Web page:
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The secret to the richest chocolate cake ever? Think Irish!

 

Chocolate Guinness cake with chocolate Guinness glaze is pictured. The glaze is an essential part of the cake, as you poke holes in the cake when it is still warm and slowly spoon the glaze over the cake until the holes are filled with it.

Chocolate Guinness cake with chocolate Guinness glaze is pictured. The glaze is an essential part of the cake, as you poke holes in the cake when it is still warm and slowly spoon the glaze over the cake until the holes are filled with it. Photo by: AP Photo/Matthew Mead

 

Elizabeth Karmel/The Associated Press

 

 

For me, St. Patrick's Day isn't just an excuse to drink Irish whiskey and Guinness. It's also an excuse to bake with them! 

 

Not too long ago, I had an idea to bake a chocolate cake spiked with Guinness, then topped with a whiskey glaze. The affinity between the chocolate and the Guinness was amazing. 

 

When I created the recipe, I started with my aunt's chocolate pound cake, which my mother had remembered as spectacular. My aunt's basic cake was good, but tastes have changed and I thought it was a bit reserved. I wanted this cake to be luscious and moist and very chocolatey! So I increased the cocoa to a whole cup, substituting an additional 1/2 cup of cocoa for an equal amount of the flour. 

 

For additional richness, I mixed Guinness with an equal amount of half-and-half. And to tie all the flavors together -- a hint of freshly grated nutmeg. You don't really taste it, but it highlights all the other flavors. 

 

The first time I made the cake, I made the Irish whiskey glaze and it was good. But I thought that it was wasteful to have to buy both Guinness and Irish whiskey if you didn't already have it on hand. So I changed the glaze to a Guinness glaze. You can buy a single can of Guinness in almost every grocery store, and having Guinness in both the cake and the glaze is not only delicious but economical, as well. 

 

The glaze is an essential part of the cake, as you poke holes in the cake when it is still warm and slowly spoon the glaze over the cake until the holes are filled with it. That way, once the cake is cooled and sliced, each piece has rivets of deep chocolate glaze set into the top of the cake. 

 

For anyone who is nervous that the cake will taste like beer... It does not. The Guinness adds a stouty richness that makes the cake the best chocolate cake you have ever eaten. It is so good that I had to make it three times when I visited my sister and her large family because each time I made it, it was gone before everyone could have a slice. This is the best way I know to celebrate St. Paddy's Day, the Ides of March, or anytime you want a great piece of chocolate cake. 

 

 

 

CHOCOLATE GUINNESS CAKE WITH CHOCOLATE GUINNESS GLAZE 

 

Start to finish: 2 hours (15 minutes active) 

 

Servings: 12 

 

 

 

For the cake: 

 

1 cup cocoa powder, plus extra for the pan 

 

1 cup (2 sticks) unsalted butter, softened 

 

2 1/2 cups granulated sugar 

 

4 large eggs 

 

2 1/2 cups all-purpose flour 

 

1/2 teaspoon baking powder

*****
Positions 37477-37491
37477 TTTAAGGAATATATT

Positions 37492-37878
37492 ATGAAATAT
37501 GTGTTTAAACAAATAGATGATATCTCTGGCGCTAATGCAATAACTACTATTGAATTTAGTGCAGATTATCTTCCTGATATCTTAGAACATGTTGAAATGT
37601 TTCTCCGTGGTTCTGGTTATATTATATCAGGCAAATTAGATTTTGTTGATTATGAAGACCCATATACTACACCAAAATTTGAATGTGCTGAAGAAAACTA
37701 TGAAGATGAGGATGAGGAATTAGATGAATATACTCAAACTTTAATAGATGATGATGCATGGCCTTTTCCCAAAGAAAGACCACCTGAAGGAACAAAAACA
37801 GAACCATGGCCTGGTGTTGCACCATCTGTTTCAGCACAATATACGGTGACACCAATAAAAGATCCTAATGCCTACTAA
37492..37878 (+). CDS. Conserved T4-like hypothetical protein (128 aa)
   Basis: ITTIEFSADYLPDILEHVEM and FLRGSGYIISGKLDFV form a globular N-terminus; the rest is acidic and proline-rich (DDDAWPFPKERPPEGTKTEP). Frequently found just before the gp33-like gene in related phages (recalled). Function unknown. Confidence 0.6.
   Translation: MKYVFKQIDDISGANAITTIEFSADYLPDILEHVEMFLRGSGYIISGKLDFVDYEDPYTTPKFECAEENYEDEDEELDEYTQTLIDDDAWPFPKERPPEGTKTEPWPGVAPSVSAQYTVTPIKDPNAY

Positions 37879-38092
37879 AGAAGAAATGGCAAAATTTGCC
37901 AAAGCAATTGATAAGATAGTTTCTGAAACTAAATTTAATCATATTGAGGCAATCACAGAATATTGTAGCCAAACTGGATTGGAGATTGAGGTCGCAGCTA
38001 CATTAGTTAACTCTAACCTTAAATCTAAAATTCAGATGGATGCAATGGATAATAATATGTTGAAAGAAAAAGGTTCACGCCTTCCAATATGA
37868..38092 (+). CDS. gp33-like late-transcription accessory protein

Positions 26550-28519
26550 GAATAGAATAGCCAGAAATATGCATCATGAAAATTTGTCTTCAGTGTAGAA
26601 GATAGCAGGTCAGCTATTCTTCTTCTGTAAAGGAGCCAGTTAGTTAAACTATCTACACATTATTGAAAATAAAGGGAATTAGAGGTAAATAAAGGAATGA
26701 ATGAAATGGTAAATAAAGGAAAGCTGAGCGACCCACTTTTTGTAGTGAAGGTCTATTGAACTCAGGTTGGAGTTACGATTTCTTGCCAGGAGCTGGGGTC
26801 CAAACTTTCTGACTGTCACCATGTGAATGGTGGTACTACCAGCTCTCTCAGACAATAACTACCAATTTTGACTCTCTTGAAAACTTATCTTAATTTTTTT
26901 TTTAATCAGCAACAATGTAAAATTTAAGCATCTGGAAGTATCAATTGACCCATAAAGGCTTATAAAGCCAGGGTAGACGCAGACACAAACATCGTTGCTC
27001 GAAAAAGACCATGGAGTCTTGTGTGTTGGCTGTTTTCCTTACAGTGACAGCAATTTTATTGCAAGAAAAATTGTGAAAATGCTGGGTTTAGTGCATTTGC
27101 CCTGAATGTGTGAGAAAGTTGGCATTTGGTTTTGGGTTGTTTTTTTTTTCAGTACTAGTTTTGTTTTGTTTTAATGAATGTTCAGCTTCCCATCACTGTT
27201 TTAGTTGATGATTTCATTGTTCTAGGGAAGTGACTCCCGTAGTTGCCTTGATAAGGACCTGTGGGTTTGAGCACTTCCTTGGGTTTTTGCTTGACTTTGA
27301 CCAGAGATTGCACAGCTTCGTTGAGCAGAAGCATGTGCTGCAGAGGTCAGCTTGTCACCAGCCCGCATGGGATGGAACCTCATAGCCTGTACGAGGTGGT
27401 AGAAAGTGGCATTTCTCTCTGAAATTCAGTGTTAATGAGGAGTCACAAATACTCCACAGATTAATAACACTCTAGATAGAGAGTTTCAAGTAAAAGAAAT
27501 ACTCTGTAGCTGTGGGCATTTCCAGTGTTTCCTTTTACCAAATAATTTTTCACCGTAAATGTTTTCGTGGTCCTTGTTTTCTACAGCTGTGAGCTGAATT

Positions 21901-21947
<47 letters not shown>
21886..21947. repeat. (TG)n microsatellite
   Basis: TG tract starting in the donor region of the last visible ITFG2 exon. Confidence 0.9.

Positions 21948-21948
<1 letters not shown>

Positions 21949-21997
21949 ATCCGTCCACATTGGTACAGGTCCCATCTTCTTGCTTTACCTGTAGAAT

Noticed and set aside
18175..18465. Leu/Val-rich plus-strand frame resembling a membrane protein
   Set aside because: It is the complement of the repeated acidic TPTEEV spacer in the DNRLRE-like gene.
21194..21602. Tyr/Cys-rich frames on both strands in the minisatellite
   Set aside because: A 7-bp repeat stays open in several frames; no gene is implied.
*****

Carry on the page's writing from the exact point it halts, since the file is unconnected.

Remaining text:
1/2 teaspoon baking soda 

 

1/2 teaspoon kosher salt 

 

1/8 teaspoon ground nutmeg 

 

1 tablespoon vanilla extract 

 

1/2 cup half-and-half 

 

1/2 cup Guinness, room temperature 

 

 

 

For the glaze: 

 

2 cups powdered sugar 

 

3 tablespoons cocoa powder 

 

6 tablespoons Guinness 

 

2 tablespoons half-and-half or heavy cream 

 

1/2 teaspoon vanilla extract 

 

Pinch of kosher salt 

 

 

 

  • Heat oven to 325 F. Coat a 12-cup Bundt pan very well with cooking spray. Sprinkle in a bit of cocoa powder, turning to coat evenly, then overturning to discard any excess. 

     

  • In a large bowl, use electric mixer to beat together butter and sugar. Add eggs, one at a time, and beat until smooth. Set aside. 

     

  • In a large bowl, whisk together the 1 cup of cocoa powder, the flour, baking powder, baking soda, salt and nutmeg. In a 2-cup liquid measuring cup, stir together vanilla, half-and-half and Guinness. 

     

  • With mixer running on low, alternate adding liquid and dry ingredients to the sugar-butter mixture, mixing just until everything is mixed and smooth. Transfer to prepared Bundt pan, tapping it gently on counter to release air bubbles. Smooth the top, then bake for 1 hour 10 minutes, or until a toothpick inserted at center comes out clean. 

     

  • Meanwhile, prepare glaze. In a medium bowl, whisk together all ingredients until smooth. Set aside. 

     

  • When cake is done, cool in pan 25 minutes. Set a wire cooling rack over pan, then invert so cake stands on rack. For ease of cleanup, set rack over a rimmed baking sheet or a sheet of kitchen parchment. Use a toothpick to poke deep holes all over the top of the cake. 

     

  • Spoon glaze over top of cake and wait until it seeps into the holes. Spoon more glaze into holes, then wait 10 minutes. Spoon remaining glaze all over top so it covers holes and drizzles down sides. 

     

    Nutrition information per serving: 500 calories; 180 calories from fat (36 percent of total calories); 20 g fat (12 g saturated; 0.5 g trans fats); 115 mg cholesterol; 190 mg sodium; 76 g carbohydrate; 3 g fiber; 50 g sugar; 7 g protein.

     

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